5 Financial Wellness Tips to Help Weather the Winter

You can regain some control over today’s money pressures by exploring your employer's financial support options and benefits, making plans to save and taking other simple actions.

A woman wearing a Santa hat and wrapped in a Christmas blanket sits in front of a Christmas tree looking very relaxed.
(Image credit: Getty Images)

After a busy year, it may be tempting to kick off the shoes, settle down with a cup of warm cocoa and shift your focus to 2023, but that would be a missed opportunity to explore how to improve your financial health. Amid the holiday season and all the joy (and spending) it brings, this year we also have wild inflation and a volatile market — making it a true balancing act to try to make ends meet while keeping things merry and bright.

With all that in mind, this is an ideal time to organize your resources so you can be better prepared to navigate today’s challenging economic environment without sacrificing your financial future. Here are five simple steps you can take to both regain some control over today’s pocketbook pressure and keep building for a brighter tomorrow. 

How to improve your financial health starts here:

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1. Ask for Help.

Did you know that many employers offer access to financial education, advice and resources as a part of their benefits package? If not, you’re in good company: Our second annual State of the Workplace study (opens in new tab) showed that 47% of employees have either never thought to or are unsure if they are allowed to reach out to their employer for help.

We also found that 90% of employees and 96% of HR leaders are placing a priority on re-evaluating benefits packages this year, and an overwhelming 96% of HR leaders agree their company must do a better job with helping employees maximize the financial benefits offered to them.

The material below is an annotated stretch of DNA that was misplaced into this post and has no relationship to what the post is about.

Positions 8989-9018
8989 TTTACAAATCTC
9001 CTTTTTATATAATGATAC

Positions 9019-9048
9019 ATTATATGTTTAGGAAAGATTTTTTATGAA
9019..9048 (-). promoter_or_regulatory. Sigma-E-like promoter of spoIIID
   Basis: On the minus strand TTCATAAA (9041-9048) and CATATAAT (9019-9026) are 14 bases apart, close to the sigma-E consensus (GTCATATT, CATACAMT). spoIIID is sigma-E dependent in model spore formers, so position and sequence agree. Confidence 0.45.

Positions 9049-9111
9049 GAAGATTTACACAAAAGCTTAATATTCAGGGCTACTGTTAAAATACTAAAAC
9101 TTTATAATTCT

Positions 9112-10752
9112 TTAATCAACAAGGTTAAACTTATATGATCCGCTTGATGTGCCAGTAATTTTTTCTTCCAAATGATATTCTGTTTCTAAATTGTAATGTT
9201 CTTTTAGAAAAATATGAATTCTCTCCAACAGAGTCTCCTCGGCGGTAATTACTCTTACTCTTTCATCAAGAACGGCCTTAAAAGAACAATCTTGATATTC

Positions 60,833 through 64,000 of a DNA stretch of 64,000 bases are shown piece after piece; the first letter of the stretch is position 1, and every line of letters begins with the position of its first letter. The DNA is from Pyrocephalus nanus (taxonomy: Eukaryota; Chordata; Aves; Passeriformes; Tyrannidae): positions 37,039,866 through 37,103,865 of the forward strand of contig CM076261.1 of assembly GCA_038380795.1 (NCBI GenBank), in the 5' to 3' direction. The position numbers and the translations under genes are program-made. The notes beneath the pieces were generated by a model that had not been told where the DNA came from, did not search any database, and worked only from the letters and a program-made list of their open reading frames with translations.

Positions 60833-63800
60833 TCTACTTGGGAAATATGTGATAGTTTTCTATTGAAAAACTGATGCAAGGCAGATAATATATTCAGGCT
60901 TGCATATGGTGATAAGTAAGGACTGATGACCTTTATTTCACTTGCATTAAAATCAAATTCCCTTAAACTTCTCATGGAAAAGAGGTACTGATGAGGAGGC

In a way, this is great news: This is a moment where you have an opportunity to make your voice heard and where many employers are paying keen attention. Businesses are emphasizing holistic financial wellness practices going into 2023, such as financial wellness programs, caregiver benefits (including flexible work hours for employees who are caregivers), telehealth, mental health benefits and equity compensation (opens in new tab).

Take the time today to reach out to your workplace for help. Check out whether your company offers any additional financial benefits or support — you never know if you don’t ask.

2. Educate Yourself.

Before buying gifts for everyone on your list, give yourself the gift of information. The end of the year is a good time to build up your financial knowledge and skills, and revisit your financial plan — or make one, if you haven’t yet.

What is a financial plan? It can be as simple as creating a monthly budget or putting $10 a month into savings, or be as complex as working with a team of professionals on everything from wealth management to estate planning. If you’re not sure where to start, there are many online tools to help you figure out budgeting and savings goals.

Many workplaces also offer financial education resources on topics ranging from budgeting and investing basics to retirement planning and education costs, and some even offer access to financial advisers or coaches.

There may also be employee resource groups or additional trainings available around more specialized topics to help you build up greater confidence and skills to tackle your unique financial situation — such as racial justice, climate change, gender equality and more.

Another important topic is taxes, which are right around the corner. While your workplace likely cannot provide tax advice, they may be able to help connect you to information or more specialized financial professionals who can help.

3. Rock the Workplace.

Year-end is also typically the time when companies invite employees to make elections for their health care and other benefits for the coming year. If cost and affordability are top of mind for you this season, you’re not alone: Nearly two-thirds (60%) of employees in the State of the Workplace study (opens in new tab) told us they are paying much closer attention as they review their workplace financial benefits this year.

Open enrollment season is a chance to get better acquainted with your company’s full support system as well as the technology you’ll be using the rest of the year to navigate your benefits. Even if nothing has changed, take advantage of trainings, webinars and engagement drives your employer may offer. It can also help to sit down and assess how you used your benefits throughout 2022 and how your needs might be similar or different next year.